Ditch shopping – try swapping

13 October 2010

Written by: Jean Kemshal-Bell

How would you feel if you took a pile of clothes out of your wardrobe and swapped them for a new pile?  Now, how would you feel swapping your beloved clothes with a complete stranger?  Director of The Clothing Exchange, Juliette Anich, explains why so many people are leaving the malls behind and opting to swap their clothes with total strangers.

For many people shopping is a social event; meeting up with your friends, grabbing 10 cups of coffee and a nice long lunch, all while browsing racks and racks of clothing.  Anich believes this social aspect of shopping is the reason why people love their events.  It’s not lost when you decide to become a ‘swapper’, but what is gained is the ‘opportunity to be involved in a gentler form of capitalism, reminiscent from times gone past – swapping is not a new concept, we have just forgotten to do it’.

‘It is exciting to be part of something that is going against the current tide of consumption… People are really excited about the prospect of hunting down a new piece of clothing that would essentially cost nothing, but also about being able to give new life to their old clothing.’

This concept relies very strongly on consumers wanting to be ethically conscious with fashion, but is this whole idea just a trend?

‘I don’t believe it’s just a trend.  There is definitely a rising interest in this area due to some fairly significant factors, such as the extreme consumerist culture that we live in, the polarisation between the haves and the have nots, and the lack of accountability surrounding all this.  I think this desire around being ethically and environmentally aware is not a trend but a cultural shift.  It’s here to stay.’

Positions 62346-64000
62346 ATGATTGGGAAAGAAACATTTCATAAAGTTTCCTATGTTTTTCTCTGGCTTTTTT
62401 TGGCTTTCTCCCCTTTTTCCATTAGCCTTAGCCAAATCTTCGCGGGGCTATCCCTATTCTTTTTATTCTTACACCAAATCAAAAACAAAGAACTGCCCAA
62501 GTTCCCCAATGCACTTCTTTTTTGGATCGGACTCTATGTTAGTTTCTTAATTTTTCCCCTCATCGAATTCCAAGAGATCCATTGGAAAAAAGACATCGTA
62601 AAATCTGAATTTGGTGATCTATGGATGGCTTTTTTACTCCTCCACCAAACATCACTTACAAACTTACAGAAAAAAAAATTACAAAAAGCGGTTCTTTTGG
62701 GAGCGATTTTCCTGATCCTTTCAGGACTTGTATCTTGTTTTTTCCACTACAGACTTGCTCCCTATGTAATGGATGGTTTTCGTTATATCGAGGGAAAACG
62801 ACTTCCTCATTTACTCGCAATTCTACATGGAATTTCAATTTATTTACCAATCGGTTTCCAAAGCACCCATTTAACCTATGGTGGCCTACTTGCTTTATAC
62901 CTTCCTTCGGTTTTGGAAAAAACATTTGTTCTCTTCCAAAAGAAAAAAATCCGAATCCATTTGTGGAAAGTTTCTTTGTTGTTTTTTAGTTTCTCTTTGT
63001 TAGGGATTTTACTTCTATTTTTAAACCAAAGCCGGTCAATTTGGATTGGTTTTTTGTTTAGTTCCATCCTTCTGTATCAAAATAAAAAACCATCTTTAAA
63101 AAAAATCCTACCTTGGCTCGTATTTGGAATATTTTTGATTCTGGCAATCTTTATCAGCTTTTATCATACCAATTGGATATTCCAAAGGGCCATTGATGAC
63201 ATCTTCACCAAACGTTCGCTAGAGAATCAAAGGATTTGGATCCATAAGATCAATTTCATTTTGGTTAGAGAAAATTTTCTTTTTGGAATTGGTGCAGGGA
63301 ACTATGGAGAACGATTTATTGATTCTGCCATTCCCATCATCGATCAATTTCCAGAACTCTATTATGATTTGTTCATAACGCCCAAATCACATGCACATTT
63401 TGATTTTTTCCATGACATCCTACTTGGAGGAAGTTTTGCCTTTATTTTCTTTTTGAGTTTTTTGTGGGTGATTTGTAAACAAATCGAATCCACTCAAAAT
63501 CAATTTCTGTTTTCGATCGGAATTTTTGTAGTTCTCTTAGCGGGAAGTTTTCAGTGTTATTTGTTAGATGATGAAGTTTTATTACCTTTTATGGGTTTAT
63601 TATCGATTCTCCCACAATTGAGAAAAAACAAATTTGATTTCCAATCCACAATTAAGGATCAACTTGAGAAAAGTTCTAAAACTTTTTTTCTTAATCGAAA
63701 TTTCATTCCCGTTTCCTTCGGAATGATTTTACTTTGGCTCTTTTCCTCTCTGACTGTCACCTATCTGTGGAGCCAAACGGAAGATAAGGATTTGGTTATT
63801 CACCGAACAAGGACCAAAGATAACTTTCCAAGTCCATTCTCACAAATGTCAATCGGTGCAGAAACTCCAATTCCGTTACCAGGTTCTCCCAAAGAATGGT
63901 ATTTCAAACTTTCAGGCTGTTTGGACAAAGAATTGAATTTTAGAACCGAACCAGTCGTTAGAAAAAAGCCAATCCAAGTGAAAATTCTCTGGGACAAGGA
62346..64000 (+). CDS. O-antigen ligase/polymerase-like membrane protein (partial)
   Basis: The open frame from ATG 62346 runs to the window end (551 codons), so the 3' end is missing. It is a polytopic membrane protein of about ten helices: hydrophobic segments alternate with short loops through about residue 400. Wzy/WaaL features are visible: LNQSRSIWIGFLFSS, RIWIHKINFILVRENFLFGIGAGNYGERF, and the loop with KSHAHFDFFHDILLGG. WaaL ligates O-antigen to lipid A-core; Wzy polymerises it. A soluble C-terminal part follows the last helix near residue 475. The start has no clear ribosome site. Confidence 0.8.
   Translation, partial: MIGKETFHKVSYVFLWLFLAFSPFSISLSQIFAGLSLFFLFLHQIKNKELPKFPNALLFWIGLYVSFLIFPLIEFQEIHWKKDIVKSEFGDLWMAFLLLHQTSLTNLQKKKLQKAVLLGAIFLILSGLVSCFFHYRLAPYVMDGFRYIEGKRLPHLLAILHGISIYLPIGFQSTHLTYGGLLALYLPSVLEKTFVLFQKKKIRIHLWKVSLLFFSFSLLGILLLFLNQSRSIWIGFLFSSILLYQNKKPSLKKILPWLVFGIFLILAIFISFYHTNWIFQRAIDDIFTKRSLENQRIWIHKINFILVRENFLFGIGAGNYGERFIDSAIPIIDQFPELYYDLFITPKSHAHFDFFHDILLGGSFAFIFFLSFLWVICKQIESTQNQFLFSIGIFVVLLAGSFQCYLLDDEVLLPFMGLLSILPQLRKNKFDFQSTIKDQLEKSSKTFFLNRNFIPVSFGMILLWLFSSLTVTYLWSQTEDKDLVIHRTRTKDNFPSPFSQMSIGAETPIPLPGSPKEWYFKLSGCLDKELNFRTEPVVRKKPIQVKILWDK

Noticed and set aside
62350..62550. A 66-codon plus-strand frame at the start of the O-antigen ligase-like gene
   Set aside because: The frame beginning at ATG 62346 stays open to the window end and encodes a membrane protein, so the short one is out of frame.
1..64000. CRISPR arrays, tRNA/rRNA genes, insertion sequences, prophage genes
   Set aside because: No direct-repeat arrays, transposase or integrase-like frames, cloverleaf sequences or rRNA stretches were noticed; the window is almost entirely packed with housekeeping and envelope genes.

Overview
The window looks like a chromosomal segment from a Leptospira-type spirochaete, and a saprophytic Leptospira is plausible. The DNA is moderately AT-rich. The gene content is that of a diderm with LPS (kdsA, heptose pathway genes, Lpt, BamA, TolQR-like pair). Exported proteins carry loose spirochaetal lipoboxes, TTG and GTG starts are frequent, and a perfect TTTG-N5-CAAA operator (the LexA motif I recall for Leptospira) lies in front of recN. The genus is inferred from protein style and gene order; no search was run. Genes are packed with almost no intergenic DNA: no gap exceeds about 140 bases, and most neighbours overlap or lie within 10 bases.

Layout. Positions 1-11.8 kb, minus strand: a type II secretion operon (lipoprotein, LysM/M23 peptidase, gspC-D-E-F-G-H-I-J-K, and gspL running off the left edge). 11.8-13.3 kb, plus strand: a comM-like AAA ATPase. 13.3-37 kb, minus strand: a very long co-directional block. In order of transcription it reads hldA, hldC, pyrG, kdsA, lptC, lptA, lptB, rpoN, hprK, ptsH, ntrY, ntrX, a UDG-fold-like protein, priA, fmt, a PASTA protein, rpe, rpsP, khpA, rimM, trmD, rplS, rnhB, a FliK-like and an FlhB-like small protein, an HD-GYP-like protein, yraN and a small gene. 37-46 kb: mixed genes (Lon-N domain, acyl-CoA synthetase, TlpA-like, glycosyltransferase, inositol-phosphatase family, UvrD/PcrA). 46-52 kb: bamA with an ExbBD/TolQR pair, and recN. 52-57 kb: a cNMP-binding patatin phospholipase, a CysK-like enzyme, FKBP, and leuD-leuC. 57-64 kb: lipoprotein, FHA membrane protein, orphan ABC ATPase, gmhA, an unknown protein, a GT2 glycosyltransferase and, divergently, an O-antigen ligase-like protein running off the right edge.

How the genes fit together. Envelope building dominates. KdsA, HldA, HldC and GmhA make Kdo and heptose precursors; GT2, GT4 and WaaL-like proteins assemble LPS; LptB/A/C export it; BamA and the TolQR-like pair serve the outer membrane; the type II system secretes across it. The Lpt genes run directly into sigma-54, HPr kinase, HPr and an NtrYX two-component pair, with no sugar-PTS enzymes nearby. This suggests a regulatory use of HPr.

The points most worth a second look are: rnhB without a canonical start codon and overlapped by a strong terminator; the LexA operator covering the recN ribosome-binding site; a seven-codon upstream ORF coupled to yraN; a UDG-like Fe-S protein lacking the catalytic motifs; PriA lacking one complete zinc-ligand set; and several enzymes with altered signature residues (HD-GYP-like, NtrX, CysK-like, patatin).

The Clothing Exchange events are continually growing; in the beginning there were seven swappers and now each event gains around 40.  In 2004, they teamed up with the L’Oreal Fashion Festival and held an event with over 170 people participating.  ‘To this day we have never had to cancel an event.’  So maybe Anich has a point, maybe this isn’t just a trend.

What can you expect to find if you go to one of their events?  ‘Lovely, fashion loving, environmentally aware, intelligent women.’

And some might say more importantly, what can you expect from the clothes?

‘Absolutely everything from formal dresses, corporate suits, beautiful casual jumpers, high-end branded goods, homemade amazing pieces and very much sort after vintages pieces. The scope is incredible diverse – you never know what you’re going to see!’

Anich believes it is important to practice what you preach and so she too tries to be more eco-conscious.  ‘I try to make sure the designer is environmentally aware.  I try to buy directly from the designer so that the money I spend goes directly to the person who put the effort into the piece. I also spend a lot of time ensuring I limit my ‘house fill’ so that my wardrobe doesn’t just fill up with clothing I don’t wear. I keep a fairly small wardrobe and I wear almost every piece a lot. I do this to ensure that my impact on the planet is minimal and I’m only taking what I will use.’

So if you’re after a fun and social way to be ethically conscience with your clothing then perhaps its time you head to a Clothing Exchange event.  Their National Swap Day – October 25 – might just be the perfect way to try out this very cool concept.

Bec Foulston is a Bachelor of Journalism student at La Trobe University. This piece was originally published on her blog Sneaky Bug.